Next, the speaker shares his specific experiences in dealing with the aftermath of the breakup. One verse states,

Staring at the ceiling in the dark 
Same old empty feeling in your heart
'Cause love comes slow and it goes so fast
Well you see her when you fall asleep
Never to touch and never to keep
'Cause you loved her too much and dive too deep

While not everyone might have lain awake at night depressed after a break up, the specificity of this instance allows the audience to picture the speaker doing so, and in turn feel empathy for him. As a result, the speaker is further characterized as a miserable person who is suffering because of his actions (or lack thereof). Thus, the audience gets a glimpse of what their future will be like if they do not take heed to his message.

Another tool Passenger utilizes is repetition. In fact, the majority of the song’s lyrics is actually just the chorus that is repeated five times. While not the most important literary technique, this repetition does serve to emphasize the message for the audience:

Well you only need the light when it's burning low
Only miss the sun when it starts to snow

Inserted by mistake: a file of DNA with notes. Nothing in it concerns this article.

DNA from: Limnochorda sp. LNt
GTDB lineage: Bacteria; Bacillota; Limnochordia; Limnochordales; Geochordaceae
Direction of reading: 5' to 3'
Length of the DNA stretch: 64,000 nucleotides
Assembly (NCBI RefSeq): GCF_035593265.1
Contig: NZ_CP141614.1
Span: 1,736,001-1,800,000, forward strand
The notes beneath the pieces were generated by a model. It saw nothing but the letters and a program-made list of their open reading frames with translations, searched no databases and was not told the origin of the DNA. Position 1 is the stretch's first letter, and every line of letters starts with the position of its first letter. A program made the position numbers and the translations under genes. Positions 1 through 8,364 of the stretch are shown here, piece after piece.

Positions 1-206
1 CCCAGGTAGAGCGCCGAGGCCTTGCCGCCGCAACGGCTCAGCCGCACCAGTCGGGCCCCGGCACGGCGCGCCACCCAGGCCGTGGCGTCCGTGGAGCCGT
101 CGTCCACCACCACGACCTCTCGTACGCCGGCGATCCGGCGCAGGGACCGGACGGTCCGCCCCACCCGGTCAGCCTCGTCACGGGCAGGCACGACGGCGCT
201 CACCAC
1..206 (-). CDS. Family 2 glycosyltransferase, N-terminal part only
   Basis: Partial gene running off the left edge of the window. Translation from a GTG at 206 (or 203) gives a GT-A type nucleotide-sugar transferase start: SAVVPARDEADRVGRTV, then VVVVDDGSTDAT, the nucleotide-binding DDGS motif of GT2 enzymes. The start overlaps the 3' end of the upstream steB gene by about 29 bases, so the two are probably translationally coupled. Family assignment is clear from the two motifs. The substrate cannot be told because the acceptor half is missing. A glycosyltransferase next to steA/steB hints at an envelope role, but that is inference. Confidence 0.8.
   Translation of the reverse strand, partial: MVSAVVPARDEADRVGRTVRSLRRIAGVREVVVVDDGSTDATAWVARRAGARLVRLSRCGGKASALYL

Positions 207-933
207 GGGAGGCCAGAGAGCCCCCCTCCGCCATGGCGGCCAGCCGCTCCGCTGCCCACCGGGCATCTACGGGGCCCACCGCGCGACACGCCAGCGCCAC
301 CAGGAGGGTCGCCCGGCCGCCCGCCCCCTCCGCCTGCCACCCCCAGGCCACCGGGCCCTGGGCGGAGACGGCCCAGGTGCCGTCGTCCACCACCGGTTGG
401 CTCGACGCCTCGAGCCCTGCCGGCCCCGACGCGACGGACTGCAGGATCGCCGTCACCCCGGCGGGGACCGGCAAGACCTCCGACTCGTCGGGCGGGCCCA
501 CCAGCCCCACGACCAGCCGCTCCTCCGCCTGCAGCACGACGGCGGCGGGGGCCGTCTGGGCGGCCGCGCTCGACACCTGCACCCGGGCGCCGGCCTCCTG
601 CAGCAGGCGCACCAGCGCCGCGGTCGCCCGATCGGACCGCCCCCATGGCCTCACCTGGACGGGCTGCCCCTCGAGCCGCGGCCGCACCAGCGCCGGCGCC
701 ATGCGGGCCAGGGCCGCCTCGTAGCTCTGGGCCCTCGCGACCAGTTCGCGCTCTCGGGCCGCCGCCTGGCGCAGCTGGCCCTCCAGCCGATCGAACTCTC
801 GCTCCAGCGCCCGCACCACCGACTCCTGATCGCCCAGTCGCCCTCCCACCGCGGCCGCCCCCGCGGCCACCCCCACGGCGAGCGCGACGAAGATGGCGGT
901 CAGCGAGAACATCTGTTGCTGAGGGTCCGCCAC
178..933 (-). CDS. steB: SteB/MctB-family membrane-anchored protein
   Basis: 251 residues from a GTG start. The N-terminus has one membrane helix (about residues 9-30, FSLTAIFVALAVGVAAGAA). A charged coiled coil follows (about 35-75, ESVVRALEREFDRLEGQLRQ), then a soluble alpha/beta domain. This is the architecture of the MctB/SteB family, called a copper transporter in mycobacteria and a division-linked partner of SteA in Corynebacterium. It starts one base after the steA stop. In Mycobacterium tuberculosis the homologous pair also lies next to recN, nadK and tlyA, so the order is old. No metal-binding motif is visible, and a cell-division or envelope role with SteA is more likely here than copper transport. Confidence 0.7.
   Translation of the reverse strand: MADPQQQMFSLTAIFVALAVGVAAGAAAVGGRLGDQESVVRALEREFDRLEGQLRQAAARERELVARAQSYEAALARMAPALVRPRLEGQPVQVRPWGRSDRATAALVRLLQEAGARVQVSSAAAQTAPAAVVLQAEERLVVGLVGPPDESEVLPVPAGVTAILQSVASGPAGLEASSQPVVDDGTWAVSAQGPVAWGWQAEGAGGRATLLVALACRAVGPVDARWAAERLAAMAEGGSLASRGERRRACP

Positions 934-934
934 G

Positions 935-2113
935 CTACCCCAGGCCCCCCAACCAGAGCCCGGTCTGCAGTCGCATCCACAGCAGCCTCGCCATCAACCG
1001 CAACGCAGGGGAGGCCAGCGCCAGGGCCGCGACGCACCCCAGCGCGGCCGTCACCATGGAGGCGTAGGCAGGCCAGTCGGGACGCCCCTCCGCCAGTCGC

Only know you love her when you let her go
Only know you've been high when you're feeling low
Only hate the road when you're missing home
Only know you love her when you let her go
And you let her go

Lastly and perhaps most importantly, Passenger’s use of oppositional irony is what makes this song so compelling. By providing specific examples of the irony of not realizing something’s importance until it is gone, he further emphasizes the importance of valuing what one has. For example, he says, “Only know you’ve been high when you’re feeling low/ Only hate the road when you’re missing home.” Not only does this add unique wit to the song, but it also strengthens the overall message as it builds up to the final example, “Only know you love her when you let her go,” which is what he is really trying to say.